Genetic screening of farmed Atlantic salmon escapees demonstrates that triploid fish display reduced migration to freshwater
Peer reviewed, Journal article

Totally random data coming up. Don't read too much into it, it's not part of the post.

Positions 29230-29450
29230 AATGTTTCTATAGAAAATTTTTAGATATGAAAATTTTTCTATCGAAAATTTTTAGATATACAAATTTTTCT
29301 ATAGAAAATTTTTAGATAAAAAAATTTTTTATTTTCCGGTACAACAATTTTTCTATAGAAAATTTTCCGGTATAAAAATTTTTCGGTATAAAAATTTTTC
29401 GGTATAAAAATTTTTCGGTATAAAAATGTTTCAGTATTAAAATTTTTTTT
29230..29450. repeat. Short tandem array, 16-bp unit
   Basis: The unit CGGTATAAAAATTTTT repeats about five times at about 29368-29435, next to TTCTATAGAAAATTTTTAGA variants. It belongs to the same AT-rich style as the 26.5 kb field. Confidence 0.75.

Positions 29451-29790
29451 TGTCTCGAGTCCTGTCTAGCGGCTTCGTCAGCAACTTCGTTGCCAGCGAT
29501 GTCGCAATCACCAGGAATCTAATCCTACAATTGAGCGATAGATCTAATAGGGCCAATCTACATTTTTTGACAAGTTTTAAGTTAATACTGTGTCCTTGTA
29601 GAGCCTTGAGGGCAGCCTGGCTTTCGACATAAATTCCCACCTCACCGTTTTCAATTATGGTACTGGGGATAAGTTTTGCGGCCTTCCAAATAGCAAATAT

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Each year, hundreds of thousands of farmed Atlantic salmon escape from fish farms into the wild. Some of these escapees enter freshwater, and manage to interbreed with native populations. To hinder further genetic introgression in native populations, the use of sterile triploid salmon within commercial aquaculture is being examined. However, if triploid escapees migrate into freshwater, they may still have ecological impacts on local populations. In the present study, we used microsatellite DNA genotyping to determine the ploidy of 3794 farmed escapees captured in 17 Norwegian rivers in the period 2007–2014. Although a previous study has reported an average of 2 % triploids in Norwegian fish farms during this exact period, here, we only observed 7 (0.18 %) triploids among the escapees captured in freshwater. In addition, we identified three trisomic escapees. For the triploids where the within-river capture location was determined, they were only observed in the lower reaches and not on the spawning grounds. It is concluded that propensity for triploid Atlantic salmon to migrate into freshwater following escape from a fish farm is significantly lower than for normal diploid salmon escapees. Therefore, commercial production of triploids should not only be seen as an effective way of stopping genetic introgression, it will also significantly reduce the numbers of escapees entering rivers, which in turn limits ecological interactions and potential disease transmission.